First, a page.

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Brendan Largay, Head of School

BrendanLargay, Head of School

The Exhausting Effort of Trying to Bend the Future to Our Will

Maybe it’s the time of year. Mid-February often feels this way in schools. Perhaps it’s the relentlessness of this virus and the frustration that—for all of the medical advances we hear about each day—our lived experience hasn’t changed in the ways we have hoped for. Maybe it’s cabin fever, the piles of snow amplifying that we have been cabin confined since last March. Whatever the reason may be, I find myself now, in conversations with others and in my mind, actively trying to bend the future to our collective will.

In considering the environmental exhaustion we are experiencing—that ‘I-don’t-know-why-but-I’m-spent” feeling—I have concluded its source has to do with the energy we expend trying to control an uncertain future. Increasingly, I hear from parents who are especially tired of the absence of a visible goal line, which, when reached, will bring some semblance of the known experiences we had pre-pandemic.

As someone in the daily habit of digesting the latest vaccine rollout news, who has countless bookmarks dedicated to the coronavirus and tries desperately to reactivate his crystal ball, I empathically offer my shared frustration. If you can, I encourage you and your child to find ways to relax this February break. Of course, I don’t mean relaxing any of the protocols that will continue to keep us safe. I suggest relaxing by giving your minds and hearts a break. For me, finding a relaxing space begins with some degree of acceptance of what we cannot control and resisting the understandable desire to set a finite timeline on the pandemic.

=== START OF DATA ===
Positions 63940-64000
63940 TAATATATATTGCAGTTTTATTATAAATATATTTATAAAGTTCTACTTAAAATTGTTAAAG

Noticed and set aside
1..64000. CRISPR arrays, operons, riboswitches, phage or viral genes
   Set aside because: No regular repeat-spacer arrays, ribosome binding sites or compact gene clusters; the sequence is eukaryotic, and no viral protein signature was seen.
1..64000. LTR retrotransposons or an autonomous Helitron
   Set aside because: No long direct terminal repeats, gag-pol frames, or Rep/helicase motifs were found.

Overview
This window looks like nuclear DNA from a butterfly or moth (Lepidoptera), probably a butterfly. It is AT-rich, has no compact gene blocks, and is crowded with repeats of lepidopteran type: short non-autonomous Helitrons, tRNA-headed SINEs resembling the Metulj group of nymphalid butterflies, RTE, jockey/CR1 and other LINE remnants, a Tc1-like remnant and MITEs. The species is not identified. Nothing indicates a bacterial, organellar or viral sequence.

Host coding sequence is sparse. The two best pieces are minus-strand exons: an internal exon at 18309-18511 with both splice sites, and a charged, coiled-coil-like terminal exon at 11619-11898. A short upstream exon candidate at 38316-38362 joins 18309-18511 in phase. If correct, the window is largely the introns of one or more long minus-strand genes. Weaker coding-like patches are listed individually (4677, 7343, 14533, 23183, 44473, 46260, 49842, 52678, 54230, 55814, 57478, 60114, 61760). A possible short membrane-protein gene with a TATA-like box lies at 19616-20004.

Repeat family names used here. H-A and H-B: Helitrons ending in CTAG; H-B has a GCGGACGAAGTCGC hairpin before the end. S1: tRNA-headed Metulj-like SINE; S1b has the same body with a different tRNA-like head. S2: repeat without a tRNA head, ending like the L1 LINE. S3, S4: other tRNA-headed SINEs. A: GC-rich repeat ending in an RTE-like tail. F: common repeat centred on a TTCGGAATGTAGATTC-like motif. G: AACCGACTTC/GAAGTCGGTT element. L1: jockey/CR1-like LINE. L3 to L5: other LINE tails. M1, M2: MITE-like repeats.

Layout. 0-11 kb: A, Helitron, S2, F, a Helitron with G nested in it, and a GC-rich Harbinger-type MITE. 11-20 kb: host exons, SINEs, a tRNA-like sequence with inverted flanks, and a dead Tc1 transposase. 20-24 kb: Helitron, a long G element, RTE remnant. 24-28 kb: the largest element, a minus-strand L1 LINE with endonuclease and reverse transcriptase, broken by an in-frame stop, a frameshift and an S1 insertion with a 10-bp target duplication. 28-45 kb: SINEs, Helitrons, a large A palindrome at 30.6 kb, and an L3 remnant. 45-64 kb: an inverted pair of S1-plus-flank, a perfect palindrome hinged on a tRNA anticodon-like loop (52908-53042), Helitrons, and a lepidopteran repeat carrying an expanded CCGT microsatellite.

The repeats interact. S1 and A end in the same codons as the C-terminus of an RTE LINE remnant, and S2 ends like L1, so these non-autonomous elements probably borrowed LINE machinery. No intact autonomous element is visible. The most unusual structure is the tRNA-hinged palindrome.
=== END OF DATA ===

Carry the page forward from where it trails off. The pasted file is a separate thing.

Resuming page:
I have learned that the virus doesn’t care all that much about timelines, schedules, calendar years, or my feelings. Thus, the energy we dedicate to trying to overlay our timelines upon it become exercises in frustration more than anything else. I see this break as a chance to reset our expectations of the virus. Think of it as getting a bit more Zen to relieve some of the emotional burden and exhaustion you have been carrying.

My wish for you all this break is that you give yourself one. We all deserve it. When we return, we will be a week further along in our fight against the virus, which is good news indeed.

Have a wonderful break, everyone.

BrendanLargay, Head of School

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